Australia in lock down but for how long?


Empty streets and vacant cafes, Australia is in its third stage lock down. That means if you’re caught out and about, there’s only a handful of valid reasons to prevent a hefty on-the-spot fine. These include; travelling to work or school, exercise, buying food or travelling for medical care. The Public Health Order effectively restricted the movement and social gatherings of Australians with the help of police to prevent the spread of Coronavirus. In a remarkably short space of time, we went from packed shores at Bondi beach to empty streets and quiet neighbourhoods as everyone works from home.

That was three weeks ago. Fast forward to now and it seems to have paid off in spades with headlines reading “Australia could be out of COVID-19 lock down within weeks experts predict” and “The curve has flattened on their coronavirus rates, with fewer being infected”. At the time of writing, Australia has recorded 50+ deaths and 5,988 cases , putting it on the lower end of deaths and infections. Sure, the coast is not clear, but Scott Morrison did prevent what could have been an uncontrollable outbreak in new Coronavirus cases and putting us on track to flatten the curve.  There are only two countries that have significantly reduced the rate of infection, China and South Korea. So much so that Chinese Government tentatively relaxed lock down laws to help kick start its massive manufacturing and service industries. Concerns are however that the move is a little too soon, and with such a large population, there could be a “third wave” of infections. Norway, Denmark, Czech Republic and Austria have also announced plans to relax lock down restrictions. Either way, Australia is closely watching how thing will unfold worldwide.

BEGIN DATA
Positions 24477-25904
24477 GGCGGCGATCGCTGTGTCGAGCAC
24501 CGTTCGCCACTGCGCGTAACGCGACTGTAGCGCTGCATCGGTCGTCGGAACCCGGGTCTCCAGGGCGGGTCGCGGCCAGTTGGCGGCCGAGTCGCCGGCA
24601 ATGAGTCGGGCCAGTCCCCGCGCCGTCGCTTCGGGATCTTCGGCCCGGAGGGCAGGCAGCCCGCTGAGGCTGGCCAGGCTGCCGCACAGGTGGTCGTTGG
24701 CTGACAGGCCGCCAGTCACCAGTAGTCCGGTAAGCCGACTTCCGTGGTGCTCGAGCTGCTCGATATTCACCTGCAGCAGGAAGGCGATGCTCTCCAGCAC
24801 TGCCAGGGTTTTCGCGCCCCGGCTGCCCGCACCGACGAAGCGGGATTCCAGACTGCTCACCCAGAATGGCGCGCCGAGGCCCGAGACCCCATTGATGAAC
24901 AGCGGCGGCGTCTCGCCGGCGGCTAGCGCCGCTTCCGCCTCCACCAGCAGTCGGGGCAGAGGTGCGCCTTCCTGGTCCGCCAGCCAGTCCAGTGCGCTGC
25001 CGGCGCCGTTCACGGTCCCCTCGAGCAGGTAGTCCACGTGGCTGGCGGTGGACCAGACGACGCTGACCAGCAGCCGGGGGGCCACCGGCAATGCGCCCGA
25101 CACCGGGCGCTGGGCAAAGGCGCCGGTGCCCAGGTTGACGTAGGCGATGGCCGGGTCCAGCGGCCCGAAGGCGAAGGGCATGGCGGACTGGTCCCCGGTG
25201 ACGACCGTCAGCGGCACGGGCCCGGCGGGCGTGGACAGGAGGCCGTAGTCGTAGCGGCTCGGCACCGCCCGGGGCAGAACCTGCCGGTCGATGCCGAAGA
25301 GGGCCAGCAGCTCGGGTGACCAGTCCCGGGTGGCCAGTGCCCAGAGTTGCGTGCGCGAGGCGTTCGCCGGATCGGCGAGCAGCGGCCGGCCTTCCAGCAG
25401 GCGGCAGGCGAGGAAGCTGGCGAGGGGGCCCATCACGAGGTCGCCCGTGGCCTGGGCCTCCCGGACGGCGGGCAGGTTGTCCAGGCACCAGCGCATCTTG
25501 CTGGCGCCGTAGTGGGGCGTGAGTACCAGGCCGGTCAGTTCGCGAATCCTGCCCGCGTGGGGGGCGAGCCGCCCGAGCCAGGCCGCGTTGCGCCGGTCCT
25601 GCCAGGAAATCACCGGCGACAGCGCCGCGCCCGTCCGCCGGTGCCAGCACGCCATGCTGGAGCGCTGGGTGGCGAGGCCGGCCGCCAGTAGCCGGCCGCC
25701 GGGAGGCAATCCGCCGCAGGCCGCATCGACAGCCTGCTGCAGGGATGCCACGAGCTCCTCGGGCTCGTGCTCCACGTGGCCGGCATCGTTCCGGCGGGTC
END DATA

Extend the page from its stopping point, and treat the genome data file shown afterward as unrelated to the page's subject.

In March, markets went into meltdown recording some of the largest falls seen since the GFC. The ASX 200 Index closed the month down 21.18% with every sector in the red. The Dow Jones closed -13.74%. European markets also recorded similar falls. Drilling down into each sector, Australian Energy stocks, REITs and Financials were hardest hit. Energy stocks fell to their lowest levels in 15 years as the Coronavirus forced motorists to stay at home, kept ships docked and aircraft grounded. A global oversupply of crude oil has the oil price near $20 a barrel causing Saudi Arabia and Russia to go head to head in all-out price war. On the positive side, the Coronavirus has created a remarkable reduction in air pollution with carbon emissions falling 25% as fewer cars and fewer factories bring about a potential health benefit.

What next?

The most hopeful outcome over the next 6-12 months is a vaccine and an anti-viral drug. The race is on. If it can be mass-produced and distributed, it could materially lower fatality rates and precipitate a shift in global risk sentiment.

  • Hope a vaccine will be developed within the next 6-12 months
  • Government will need to start repaying interest on its $573.1bn in debt
  • The stimulus measures have hopefully been successful in protecting jobs, expect consumer spending to rise and economic activity to lift. In turn producing more tax revenue

While the data modelling the spread of Coronavirus in Australia is positive, the virus is here to stay. Which means we’ll have to become immune after catching the infection or a vaccine needs to be developed to defeat the virus once and for all. With neither of the two around the corner, social distancing and isolating people with the virus remains the only form of attack. So as much as the Government loosens restrictions over the next 6 months, we might need to get used to lock downs and working from home.

The amount of information that is being provided to us surrounding COVID-19 on a daily basis can be quite overwhelming. Updates on infections, deaths, and even daily press conferences from the Australian Government. Some of us deal with situations of uncertainty by consuming as much content as possible to stay up to date, others try and block out all news content to avoid from overwhelming themselves. Regardless of how you choose to consume your media content, it’s important to stay in the loop about measures that could be implemented that affect your personal and professional life:

Below is a list of some links that will be helpful when staying up to date on all that’s happening through this global pandemic:


World-o-meter Australia

ABC news broadcasting

Australian Government Health Officials

Updates for businesses

States and Territories information, grants and assistance

Information on ATO support